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Mr. Tynan: To ask the Secretary of State for the Home Department how many (a) arrests and (b) successful prosecutions there have been of individuals suspected of illegal trafficking in women and girls for the purpose of prostitution in the last 12 months. 
Mr. Charles Clarke: It is not possible to identify persons in the Home Office's Court Proceedings Database who are arrested or prosecuted for offences connected with illegal trafficking in women and girls for the purpose of prostitution.
|Procuring female for immoral purposes, or using drugs to obtain or facilitate sexual intercourse (Sexual Offences Act 1956, sections 2, 3, 4, 22 and 23)||5||1|
|Detention of female in brothel or other premises (ibid, sections 24)||--||--|
|Living on earnings of prostitution or exercising control over prostitute (ibid, sections 30 and 31)||48||37|
Mr. Tynan: To ask the Secretary of State for the Home Department how many people have been deported from the United Kingdom due to their involvement in the illegal importation of women and girls from abroad for the purpose of sexual exploitation or prostitution in the last 12 months. 
Mrs. Roche: The Immigration Service does not routinely receive statistics on prosecutions for non- immigration criminal offences, such as the involvement in the illegal importation of women and girls from abroad for the purpose of sexual exploitation or prostitution, therefore no correlation of these offences and the deportation of offenders can be made.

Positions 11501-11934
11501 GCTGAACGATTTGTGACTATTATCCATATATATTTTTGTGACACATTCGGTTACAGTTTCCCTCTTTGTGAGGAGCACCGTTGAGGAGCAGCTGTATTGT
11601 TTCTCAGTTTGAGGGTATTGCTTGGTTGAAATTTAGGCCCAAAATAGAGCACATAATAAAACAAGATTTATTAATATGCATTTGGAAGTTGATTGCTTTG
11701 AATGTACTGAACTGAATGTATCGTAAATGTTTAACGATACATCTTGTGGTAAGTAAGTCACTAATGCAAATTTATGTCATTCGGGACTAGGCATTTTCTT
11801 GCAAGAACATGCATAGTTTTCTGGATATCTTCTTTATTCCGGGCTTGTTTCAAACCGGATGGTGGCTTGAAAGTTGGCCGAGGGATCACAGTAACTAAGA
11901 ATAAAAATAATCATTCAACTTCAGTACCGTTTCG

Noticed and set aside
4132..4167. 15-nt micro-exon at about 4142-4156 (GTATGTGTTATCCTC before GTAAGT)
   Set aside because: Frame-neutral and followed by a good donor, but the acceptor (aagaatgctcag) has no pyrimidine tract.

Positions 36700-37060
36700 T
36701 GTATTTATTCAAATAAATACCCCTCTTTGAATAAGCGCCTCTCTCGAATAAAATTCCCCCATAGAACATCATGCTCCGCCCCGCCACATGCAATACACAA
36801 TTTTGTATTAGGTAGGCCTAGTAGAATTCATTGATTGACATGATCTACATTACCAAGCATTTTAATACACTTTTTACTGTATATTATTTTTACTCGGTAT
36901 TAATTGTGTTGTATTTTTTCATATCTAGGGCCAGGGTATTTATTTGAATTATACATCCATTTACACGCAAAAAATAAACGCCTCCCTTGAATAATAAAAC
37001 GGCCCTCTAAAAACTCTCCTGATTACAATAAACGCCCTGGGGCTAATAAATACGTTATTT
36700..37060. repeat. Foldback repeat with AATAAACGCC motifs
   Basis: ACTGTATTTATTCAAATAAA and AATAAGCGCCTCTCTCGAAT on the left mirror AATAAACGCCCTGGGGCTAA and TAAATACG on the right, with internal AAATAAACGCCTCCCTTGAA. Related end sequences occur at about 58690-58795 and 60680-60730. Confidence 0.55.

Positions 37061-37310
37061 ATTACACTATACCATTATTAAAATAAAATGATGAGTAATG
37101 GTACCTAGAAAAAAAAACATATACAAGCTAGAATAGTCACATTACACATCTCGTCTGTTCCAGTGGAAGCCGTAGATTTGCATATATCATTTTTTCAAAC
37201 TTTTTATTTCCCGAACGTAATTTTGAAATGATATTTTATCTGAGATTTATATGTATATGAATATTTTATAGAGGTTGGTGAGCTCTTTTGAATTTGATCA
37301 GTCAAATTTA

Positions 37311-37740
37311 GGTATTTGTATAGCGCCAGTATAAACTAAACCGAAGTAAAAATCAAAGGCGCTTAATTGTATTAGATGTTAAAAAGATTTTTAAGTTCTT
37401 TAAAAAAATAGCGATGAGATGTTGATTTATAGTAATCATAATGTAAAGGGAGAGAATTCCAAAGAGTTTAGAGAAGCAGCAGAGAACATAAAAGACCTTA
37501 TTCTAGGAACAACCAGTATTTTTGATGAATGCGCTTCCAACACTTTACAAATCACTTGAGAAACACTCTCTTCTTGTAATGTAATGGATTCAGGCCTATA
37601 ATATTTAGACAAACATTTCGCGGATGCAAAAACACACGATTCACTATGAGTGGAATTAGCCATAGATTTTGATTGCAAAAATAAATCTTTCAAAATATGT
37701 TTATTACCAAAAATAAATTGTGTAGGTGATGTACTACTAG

The Home Office (HO) provides technical advice on radio communications and spectrum matters to the National Controlling Committee which meets under the auspices of Association of Chief Police Officers (ACPO). The committee, among other activities, vets applications by local voluntary search and rescue organisations to use dedicated HO frequencies.
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It is anticipated that the work of this committee and HO support will be transferred during April 2001 to the United Kingdom Search and Rescue (SAR) Communications Working Group under the newly formed UK SAR Strategic Committee.
Mr. Charles Clarke: The Home Office has set up a working party to look at what might be needed, in terms of advice and counselling, needed by those released after successful appeal against conviction. A report has been prepared by a consultant and recommendations will go to Ministers by the summer.
|Year||Appeal upheld on release||Discharged on appeal|
Mr. Stephen O'Brien: To ask the Secretary of State for the Home Department how many complaints in relation to allegations of racism (a) were made, (b) were investigated by the police, (c) resulted in prosecutions and (d) resulted in successful prosecutions in (i) 1999 and (ii) 2000. 
Mr. Charles Clarke [holding answer 29 March 2001]: Information recorded centrally shows that the number of racist incidents recorded by the police throughout England and Wales for the financial year 1998-99 was 23,049 and for 1999-2000 was 47,814. These are incidents recorded either under the Association of Chief Police Officers' definition of a racist incident